• ½ bunch of spring onions/scallions chopped
  • 1 finely chopped chilli
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  • Bring the water to a boil and pour in the rice (no need to rinse). Give it a stir so that the rice is covered by the water, put a lid on the pan and cook for 20 minutes on the lowest heat on your smallest burner if you are using gas). Go for a low-medium temperature for induction.
    900 ml (3 3/4 cups) water, 600 g (3 cups) long grain rice
  • After 20 minutes, take the lid off and spread out the rice onto a tray or large dish. Leave to cool, uncovered for 20-30 minutes (until room temperature), then cover with clingfilm/plastic wrap and place in the fridge until you're ready to use (make sure you use the rice within 24 hours).
  • When you're ready to make the rice, heat 1/2 tbsp. of the oil in a large wok. Add the bacon to the wok and fry on a high heat until the bacon is crispy. Spoon the bacon into a bowl.
    2 1/2 tbsp vegetable oil, 5 rashers of streaky bacon
  • Add the remaining oil to the pan and then add the onion. Cook, stirring regularly on a medium heat for 5 minutes until the onions are starting to turn soft and translucent. Add in the red and green bell peppers, the red and green chillies and the garlic. Cook for a further 2 minutes.
    1 onion, 1 red bell pepper, 1 green pepper, 1 red chilli, 1 green chilli, 2 cloves garlic
  • Now add the rice and cook on a high heat. Use a spatula to ensure the rice doesn't stick to the bottom of the pan, and move the rice around so that it's all getting reheated.
  • Once the rice is hot (this will take about 5 minutes), push the rice over to the side of the pan and crack the two eggs in the space. Add a little splash of the soy sauce.
    2 eggs, 2 tbsp dark soy sauce
  • Making sure the part of the wok with the eggs in is over the heat, fry the eggs, giving a mix with the spatula until the egg starts to cook and look scrambled. Now mix the egg into the rice. Add the bacon back in. Pour in the soy sauce and salt and mix it all together until the bacon is hot.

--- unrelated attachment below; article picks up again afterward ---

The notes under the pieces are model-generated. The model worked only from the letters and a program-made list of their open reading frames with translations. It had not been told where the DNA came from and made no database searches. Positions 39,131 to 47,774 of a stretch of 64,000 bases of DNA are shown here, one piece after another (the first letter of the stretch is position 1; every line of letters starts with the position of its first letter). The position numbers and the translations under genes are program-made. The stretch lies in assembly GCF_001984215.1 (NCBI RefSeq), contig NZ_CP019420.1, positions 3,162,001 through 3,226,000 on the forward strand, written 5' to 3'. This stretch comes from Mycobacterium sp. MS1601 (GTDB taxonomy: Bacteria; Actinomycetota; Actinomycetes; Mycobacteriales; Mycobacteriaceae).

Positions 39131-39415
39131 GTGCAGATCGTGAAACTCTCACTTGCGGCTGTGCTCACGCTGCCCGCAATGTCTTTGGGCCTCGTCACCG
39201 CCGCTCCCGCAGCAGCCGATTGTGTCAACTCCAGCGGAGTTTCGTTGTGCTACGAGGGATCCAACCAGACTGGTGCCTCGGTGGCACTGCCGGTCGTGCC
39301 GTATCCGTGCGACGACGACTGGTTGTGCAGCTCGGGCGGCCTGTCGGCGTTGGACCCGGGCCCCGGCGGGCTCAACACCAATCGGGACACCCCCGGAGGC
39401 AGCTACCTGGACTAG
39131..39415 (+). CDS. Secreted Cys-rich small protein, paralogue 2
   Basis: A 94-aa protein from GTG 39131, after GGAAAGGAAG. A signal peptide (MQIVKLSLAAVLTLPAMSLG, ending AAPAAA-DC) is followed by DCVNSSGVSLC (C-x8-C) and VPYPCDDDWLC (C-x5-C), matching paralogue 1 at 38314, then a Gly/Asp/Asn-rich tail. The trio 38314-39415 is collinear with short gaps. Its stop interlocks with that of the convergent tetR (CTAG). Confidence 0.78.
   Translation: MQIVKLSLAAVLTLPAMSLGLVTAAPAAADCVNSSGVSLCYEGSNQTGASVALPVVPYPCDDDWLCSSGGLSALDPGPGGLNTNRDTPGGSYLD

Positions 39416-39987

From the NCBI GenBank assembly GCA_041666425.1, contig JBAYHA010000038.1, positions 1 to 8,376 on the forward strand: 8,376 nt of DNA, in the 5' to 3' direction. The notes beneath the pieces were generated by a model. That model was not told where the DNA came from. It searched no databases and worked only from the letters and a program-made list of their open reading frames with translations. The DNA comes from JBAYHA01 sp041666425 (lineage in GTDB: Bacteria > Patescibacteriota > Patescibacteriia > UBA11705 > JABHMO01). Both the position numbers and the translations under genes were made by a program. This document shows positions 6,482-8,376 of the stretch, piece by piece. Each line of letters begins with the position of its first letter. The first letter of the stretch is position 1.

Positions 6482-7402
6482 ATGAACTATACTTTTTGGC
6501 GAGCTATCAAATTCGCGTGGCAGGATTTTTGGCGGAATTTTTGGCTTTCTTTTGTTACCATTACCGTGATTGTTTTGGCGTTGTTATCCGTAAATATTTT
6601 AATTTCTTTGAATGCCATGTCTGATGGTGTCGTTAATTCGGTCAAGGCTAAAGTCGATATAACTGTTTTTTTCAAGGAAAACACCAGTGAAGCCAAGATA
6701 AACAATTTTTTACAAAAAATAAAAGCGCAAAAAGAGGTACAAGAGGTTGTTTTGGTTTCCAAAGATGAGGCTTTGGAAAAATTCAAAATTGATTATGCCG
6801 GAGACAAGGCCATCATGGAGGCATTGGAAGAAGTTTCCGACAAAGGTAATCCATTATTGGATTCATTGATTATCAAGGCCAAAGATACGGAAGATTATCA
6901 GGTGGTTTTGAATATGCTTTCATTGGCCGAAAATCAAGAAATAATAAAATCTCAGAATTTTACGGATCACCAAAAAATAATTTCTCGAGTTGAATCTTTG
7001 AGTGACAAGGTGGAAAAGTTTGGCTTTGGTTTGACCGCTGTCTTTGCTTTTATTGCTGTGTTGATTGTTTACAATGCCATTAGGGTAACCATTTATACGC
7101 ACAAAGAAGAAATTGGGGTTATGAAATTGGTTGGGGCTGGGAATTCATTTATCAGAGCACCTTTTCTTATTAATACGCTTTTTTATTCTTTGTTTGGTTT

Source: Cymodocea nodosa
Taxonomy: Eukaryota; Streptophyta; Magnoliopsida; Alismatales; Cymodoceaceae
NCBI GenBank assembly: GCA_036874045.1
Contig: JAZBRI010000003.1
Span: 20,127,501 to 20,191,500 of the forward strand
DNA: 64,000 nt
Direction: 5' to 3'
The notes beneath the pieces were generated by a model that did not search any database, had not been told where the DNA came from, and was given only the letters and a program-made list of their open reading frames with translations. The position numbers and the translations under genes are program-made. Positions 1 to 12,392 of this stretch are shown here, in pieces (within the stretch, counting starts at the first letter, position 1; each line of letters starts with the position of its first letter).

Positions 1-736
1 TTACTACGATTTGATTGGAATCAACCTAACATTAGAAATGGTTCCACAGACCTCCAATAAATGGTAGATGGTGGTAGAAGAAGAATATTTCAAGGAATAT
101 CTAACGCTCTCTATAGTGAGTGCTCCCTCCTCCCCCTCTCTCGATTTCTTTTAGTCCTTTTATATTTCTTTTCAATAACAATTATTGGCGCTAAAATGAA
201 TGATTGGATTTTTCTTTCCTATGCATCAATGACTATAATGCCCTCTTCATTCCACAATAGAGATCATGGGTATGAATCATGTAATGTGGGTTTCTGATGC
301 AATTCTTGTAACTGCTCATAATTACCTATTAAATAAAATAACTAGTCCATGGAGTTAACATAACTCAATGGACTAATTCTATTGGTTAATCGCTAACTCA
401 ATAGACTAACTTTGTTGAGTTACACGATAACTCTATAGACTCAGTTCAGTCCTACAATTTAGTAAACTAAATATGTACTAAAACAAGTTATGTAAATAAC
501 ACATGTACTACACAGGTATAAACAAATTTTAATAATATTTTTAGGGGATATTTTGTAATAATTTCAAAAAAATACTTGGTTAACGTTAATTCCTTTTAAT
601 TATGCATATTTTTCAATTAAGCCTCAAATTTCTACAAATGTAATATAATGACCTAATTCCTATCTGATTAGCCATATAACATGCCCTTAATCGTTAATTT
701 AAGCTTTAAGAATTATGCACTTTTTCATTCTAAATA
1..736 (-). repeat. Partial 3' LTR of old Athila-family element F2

1/4 tsp salt
  • Squirt in the lemon juice, stir and taste. Add a little more lemon juice if required. You can also add in the sesame oil at this point if using. 
    juice of 1/2 a lemon, 1 tsp sesame oil
  • Divide between 6 bowls. Top with spring onions (scallions) . Serve on its own, or with some
    1/2 bunch of spring onions/scallions chopped, 1 finely chopped chilli


YouTube video


Nutritional Information is per serving, based on 6 servings.


Calories: 523kcal | Carbohydrates: 86g | Protein: 11g | Fat: 13g | Saturated Fat: 7g | Cholesterol: 62mg | Sodium: 601mg | Potassium: 300mg | Fiber: 3g | Sugar: 3g | Vitamin A: 865IU | Vitamin C: 56.8mg | Calcium: 49mg | Iron: 1.5mg

Nutrition information is automatically calculated, so should only be used as an approximation.

This post was first published in March 2015. Updated in April 2019 with new photos, video and recipe tips.

Some of the links in this post may be affiliate links – which means if you buy the product I get a small commission (at no extra cost to you). If you do buy, then thank you! That’s what helps us to keep Kitchen Sanctuary running. The nutritional information provided is approximate and can vary depending on several factors. For more information please see our Terms & Conditions.

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Hi, I'm Nicky and I love to cook! I want to share with you my favourite, delicious family friendly recipes. I want to inspire you to create fantastic food for your family every day.

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  1. terry knight says:

    5 stars
    One word ……fantastic.

  2. ariel says:

    delicious yummy fried rice ..very simple

  3. Pat says:

    Another way to cook rice from Nicky and her fried rice.
    The way I use now, the rice is freshly cooked and it turns out every time in my non-stick wok. 🙂 Freezes well too.
    When I first started making fried rice in the 70s, I only cooked my rice the rapid boil method as I had never heard of the absorption method. My rice turned out perfect every time but my sister couldn’t get the hang of making it in a saucepan, so she uses a rice cooker. I could never get the hang of a rice cooker and I have never burnt my rice when using the absorption method and I am good at burning things. 🙂
    Poor Dan is wrong in his comment. There is no definitive right or wrong way to do most things. If it works with a different method for different folk then all is good. The main requirements for food ar that it tastes good and is safe to eat. Nicky covered both those points.

  4. Chana says:

    5 stars
    Great authentic Asian recipes!